Council sets five goals for city manager

Published 7:15 pm Thursday, October 30, 2014

One of the top five goals set for City Manager Brian Alligood by the City Council is something the council has worked off and on for several years — construction of a new police station.

The council adopted that goal and four others earlier this week. The other goals are regular meetings between the council and the Beaufort County Board of Commissioners to help enhance the relationship between the two local governments, continue efforts to improve drainage in the Jack’s Creek basin, avoid raising taxes and complete the master plans for improving Havens Gardens and Beebe Memorial Park.

Each council member had submitted goals he wanted Alligood to work on in the coming months. The council reviewed those submissions and developed a list of prioritized goals comprised of some of the suggested goals from each council member.

“Everybody had a different No. 1 it looks like. I was just looking through it (the list) and it seems like everybody hit (marked) the police department pretty high,” Mayor Mac Hodges said.

The police station project was high on the top of that list, as was the regular meetings between city officials and county officials.

Several years ago, the council shelved the idea of building a new police station over concerns over how to pay for it. And for several years, the city has been talking about improving the working relationship between the city and county.

Other suggested goals for the city manager included addressing the appearance of Jack’s Creek, wellness in the work place, the future of the city’s involvement with 911 and reducing overtime by city employees. As for 911, currently all 911 calls made in the county are answered by the communications division of the Beaufort County Sheriff’s Office, but 911 calls regarding emergencies and other events in Washington are transferred to dispatchers at the Washington Police Department. Those dispatchers send the appropriate personnel to respond to those calls. A proposal called for the police department to eventually hand over its dispatching duties to the sheriff’s office and for the city to help pay for an additional dispatcher at the sheriff’s office. That has not happened.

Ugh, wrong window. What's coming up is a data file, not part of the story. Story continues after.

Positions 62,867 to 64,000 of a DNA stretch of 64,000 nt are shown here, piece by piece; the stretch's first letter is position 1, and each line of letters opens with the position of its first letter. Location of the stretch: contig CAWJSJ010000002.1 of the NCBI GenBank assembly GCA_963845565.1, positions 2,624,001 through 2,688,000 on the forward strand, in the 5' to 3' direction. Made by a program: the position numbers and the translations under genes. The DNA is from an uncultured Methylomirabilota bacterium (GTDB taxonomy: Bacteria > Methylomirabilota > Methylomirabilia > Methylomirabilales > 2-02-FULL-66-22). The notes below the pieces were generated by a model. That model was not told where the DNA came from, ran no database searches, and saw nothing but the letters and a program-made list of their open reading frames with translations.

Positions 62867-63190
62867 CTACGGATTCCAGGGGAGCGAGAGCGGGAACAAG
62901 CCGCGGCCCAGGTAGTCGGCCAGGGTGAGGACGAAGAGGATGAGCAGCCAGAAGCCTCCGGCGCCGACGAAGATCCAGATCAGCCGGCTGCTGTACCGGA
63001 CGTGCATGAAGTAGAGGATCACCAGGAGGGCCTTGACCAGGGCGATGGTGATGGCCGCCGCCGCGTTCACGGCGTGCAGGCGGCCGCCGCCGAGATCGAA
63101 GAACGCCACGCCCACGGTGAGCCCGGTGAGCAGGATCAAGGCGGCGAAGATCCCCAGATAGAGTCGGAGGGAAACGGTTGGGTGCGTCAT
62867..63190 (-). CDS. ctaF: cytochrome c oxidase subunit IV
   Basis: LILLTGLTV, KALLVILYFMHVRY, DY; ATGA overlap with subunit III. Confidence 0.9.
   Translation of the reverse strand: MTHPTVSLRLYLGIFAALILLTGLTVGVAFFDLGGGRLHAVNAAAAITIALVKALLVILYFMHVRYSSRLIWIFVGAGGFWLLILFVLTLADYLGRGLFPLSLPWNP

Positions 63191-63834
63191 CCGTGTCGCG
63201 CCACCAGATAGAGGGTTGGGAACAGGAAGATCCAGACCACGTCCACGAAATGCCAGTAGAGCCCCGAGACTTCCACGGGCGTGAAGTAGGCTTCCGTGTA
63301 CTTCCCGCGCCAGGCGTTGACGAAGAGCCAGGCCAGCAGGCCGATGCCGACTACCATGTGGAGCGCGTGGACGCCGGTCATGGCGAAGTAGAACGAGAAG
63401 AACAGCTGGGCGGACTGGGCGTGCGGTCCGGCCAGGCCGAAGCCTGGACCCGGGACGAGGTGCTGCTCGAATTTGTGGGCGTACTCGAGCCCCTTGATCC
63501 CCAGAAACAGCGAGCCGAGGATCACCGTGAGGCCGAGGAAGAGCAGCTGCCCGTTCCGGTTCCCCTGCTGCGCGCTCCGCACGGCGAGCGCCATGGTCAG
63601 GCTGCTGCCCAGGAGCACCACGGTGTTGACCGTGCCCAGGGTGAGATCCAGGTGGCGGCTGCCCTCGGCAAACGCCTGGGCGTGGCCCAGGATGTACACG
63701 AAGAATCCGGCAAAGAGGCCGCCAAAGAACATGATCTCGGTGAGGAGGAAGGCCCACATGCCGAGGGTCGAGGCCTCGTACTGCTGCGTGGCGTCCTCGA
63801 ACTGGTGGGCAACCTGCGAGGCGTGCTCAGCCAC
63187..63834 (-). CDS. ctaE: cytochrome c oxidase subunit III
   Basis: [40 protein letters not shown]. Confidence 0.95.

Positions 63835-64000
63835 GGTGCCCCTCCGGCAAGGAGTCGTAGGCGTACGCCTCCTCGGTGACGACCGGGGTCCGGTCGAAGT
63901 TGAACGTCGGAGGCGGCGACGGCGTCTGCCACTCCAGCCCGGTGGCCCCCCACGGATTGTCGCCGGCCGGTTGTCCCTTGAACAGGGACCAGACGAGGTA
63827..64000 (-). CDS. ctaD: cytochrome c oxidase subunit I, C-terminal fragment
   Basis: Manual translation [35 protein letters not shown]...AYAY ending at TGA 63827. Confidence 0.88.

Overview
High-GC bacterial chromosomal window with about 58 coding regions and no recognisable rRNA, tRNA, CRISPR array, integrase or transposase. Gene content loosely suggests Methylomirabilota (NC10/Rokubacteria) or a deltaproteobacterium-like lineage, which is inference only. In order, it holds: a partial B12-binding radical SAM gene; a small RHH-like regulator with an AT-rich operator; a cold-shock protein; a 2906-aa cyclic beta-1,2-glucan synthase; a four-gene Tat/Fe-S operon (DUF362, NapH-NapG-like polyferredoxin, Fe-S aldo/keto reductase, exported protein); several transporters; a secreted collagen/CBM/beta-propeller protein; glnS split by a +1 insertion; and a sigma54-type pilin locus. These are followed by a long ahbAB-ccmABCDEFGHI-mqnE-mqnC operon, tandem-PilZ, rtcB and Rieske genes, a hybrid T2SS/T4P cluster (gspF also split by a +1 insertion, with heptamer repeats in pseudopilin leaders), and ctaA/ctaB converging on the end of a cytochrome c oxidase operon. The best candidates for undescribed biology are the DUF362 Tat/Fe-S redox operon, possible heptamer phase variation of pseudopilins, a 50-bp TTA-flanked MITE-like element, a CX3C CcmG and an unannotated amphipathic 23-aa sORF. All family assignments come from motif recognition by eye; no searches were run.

“The question now is do we stay in the 911 business totally or do we get out of the business totally?” Councilman Doug Mercer said.

Alligood told the council he would prefer the city to retain its full 911 capabilities.

Councilman Richard Brooks said the city should have kept its entire 911 service. Now, he said, the city “should go back after it.”


About Mike Voss

Mike Voss is the contributing editor at the Washington Daily News. He has a daughter and four grandchildren. Except for nearly six years he worked at the Free Lance-Star in Fredericksburg, Va., in the early to mid-1990s, he has been at the Daily News since April 1986.
Journalism awards:
• Pulitzer Prize for Meritorious Public Service, 1990.
• Society of Professional Journalists: Sigma Delta Chi Award, Bronze Medallion.
• Associated Press Managing Editors’ Public Service Award.
• Investigative Reporters & Editors’ Award.
• North Carolina Press Association, First Place, Public Service Award, 1989.
• North Carolina Press Association, Second Place, Investigative Reporting, 1990.
All those were for the articles he and Betty Gray wrote about the city’s contaminated water system in 1989-1990.
• North Carolina Press Association, First Place, Investigative Reporting, 1991.
• North Carolina Press Association, Third Place, General News Reporting, 2005.
• North Carolina Press Association, Second Place, Lighter Columns, 2006.
Recently learned he will receive another award.
• North Carolina Press Association, First Place, Lighter Columns, 2010.
4. Lectured at or served on seminar panels at journalism schools at UNC-Chapel Hill, University of Maryland, Columbia University, Mary Washington University and Francis Marion University.

email author More by Mike